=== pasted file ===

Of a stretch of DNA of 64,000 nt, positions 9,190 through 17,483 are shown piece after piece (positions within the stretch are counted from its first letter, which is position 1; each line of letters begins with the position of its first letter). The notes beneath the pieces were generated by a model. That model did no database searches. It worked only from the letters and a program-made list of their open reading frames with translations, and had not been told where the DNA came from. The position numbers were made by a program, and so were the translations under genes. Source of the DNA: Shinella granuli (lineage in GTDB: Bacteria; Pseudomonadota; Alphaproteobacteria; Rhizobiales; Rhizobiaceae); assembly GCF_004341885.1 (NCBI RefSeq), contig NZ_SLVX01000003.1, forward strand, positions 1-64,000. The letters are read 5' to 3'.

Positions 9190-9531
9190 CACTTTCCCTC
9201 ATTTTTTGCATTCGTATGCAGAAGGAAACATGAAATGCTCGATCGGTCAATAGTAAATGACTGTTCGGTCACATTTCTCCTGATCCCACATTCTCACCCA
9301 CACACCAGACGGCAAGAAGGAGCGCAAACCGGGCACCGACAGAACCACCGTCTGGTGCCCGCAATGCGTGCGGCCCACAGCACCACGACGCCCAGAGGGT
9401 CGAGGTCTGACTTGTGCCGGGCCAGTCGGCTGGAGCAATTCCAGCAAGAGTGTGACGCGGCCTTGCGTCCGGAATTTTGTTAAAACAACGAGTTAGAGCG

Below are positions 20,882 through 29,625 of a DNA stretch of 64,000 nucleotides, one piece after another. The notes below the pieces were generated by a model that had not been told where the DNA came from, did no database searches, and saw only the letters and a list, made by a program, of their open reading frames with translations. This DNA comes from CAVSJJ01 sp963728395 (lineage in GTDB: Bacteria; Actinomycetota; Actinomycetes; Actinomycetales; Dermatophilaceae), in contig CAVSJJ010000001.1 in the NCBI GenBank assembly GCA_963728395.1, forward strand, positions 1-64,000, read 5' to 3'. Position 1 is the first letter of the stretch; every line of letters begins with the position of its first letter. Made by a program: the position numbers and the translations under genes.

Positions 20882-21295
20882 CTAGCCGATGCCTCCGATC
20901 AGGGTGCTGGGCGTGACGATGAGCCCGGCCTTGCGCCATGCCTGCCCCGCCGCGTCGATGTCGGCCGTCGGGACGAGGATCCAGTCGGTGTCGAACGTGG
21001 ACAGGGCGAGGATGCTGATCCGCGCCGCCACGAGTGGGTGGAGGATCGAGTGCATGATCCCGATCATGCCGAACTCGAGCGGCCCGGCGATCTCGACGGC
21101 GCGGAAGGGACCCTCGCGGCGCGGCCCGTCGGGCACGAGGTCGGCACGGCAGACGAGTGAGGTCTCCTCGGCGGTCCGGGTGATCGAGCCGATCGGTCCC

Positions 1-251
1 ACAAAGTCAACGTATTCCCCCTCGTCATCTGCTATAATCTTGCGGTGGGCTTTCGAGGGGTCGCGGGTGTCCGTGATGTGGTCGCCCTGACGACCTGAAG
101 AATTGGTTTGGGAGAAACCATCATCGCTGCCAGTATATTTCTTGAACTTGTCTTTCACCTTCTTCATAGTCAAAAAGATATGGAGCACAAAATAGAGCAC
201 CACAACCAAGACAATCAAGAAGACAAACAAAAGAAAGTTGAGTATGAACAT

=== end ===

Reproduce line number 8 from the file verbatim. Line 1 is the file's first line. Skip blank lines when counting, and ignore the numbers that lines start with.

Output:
Positions 20882-21295